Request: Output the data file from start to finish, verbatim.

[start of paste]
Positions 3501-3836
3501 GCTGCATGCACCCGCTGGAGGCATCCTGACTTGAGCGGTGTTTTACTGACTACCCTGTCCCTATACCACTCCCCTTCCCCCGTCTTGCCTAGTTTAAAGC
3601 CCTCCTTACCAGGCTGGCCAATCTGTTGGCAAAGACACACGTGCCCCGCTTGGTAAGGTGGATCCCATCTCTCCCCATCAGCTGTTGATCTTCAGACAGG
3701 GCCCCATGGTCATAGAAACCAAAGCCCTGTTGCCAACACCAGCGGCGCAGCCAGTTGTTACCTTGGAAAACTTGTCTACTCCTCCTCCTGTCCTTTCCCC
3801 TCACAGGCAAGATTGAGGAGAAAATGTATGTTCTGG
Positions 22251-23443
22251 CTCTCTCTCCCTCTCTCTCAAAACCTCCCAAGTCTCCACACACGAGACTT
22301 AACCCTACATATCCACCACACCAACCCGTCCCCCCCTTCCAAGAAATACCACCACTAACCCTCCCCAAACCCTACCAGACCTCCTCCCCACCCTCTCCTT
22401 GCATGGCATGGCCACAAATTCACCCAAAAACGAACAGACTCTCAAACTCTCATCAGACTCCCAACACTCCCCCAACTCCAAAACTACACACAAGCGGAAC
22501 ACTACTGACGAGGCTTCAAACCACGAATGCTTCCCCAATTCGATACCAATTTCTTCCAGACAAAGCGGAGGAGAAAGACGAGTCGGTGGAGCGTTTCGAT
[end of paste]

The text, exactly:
Positions 3501-3836
3501 GCTGCATGCACCCGCTGGAGGCATCCTGACTTGAGCGGTGTTTTACTGACTACCCTGTCCCTATACCACTCCCCTTCCCCCGTCTTGCCTAGTTTAAAGC
3601 CCTCCTTACCAGGCTGGCCAATCTGTTGGCAAAGACACACGTGCCCCGCTTGGTAAGGTGGATCCCATCTCTCCCCATCAGCTGTTGATCTTCAGACAGG
3701 GCCCCATGGTCATAGAAACCAAAGCCCTGTTGCCAACACCAGCGGCGCAGCCAGTTGTTACCTTGGAAAACTTGTCTACTCCTCCTCCTGTCCTTTCCCC
3801 TCACAGGCAAGATTGAGGAGAAAATGTATGTTCTGG
Positions 22251-23443
22251 CTCTCTCTCCCTCTCTCTCAAAACCTCCCAAGTCTCCACACACGAGACTT
22301 AACCCTACATATCCACCACACCAACCCGTCCCCCCCTTCCAAGAAATACCACCACTAACCCTCCCCAAACCCTACCAGACCTCCTCCCCACCCTCTCCTT
22401 GCATGGCATGGCCACAAATTCACCCAAAAACGAACAGACTCTCAAACTCTCATCAGACTCCCAACACTCCCCCAACTCCAAAACTACACACAAGCGGAAC
22501 ACTACTGACGAGGCTTCAAACCACGAATGCTTCCCCAATTCGATACCAATTTCTTCCAGACAAAGCGGAGGAGAAAGACGAGTCGGTGGAGCGTTTCGAT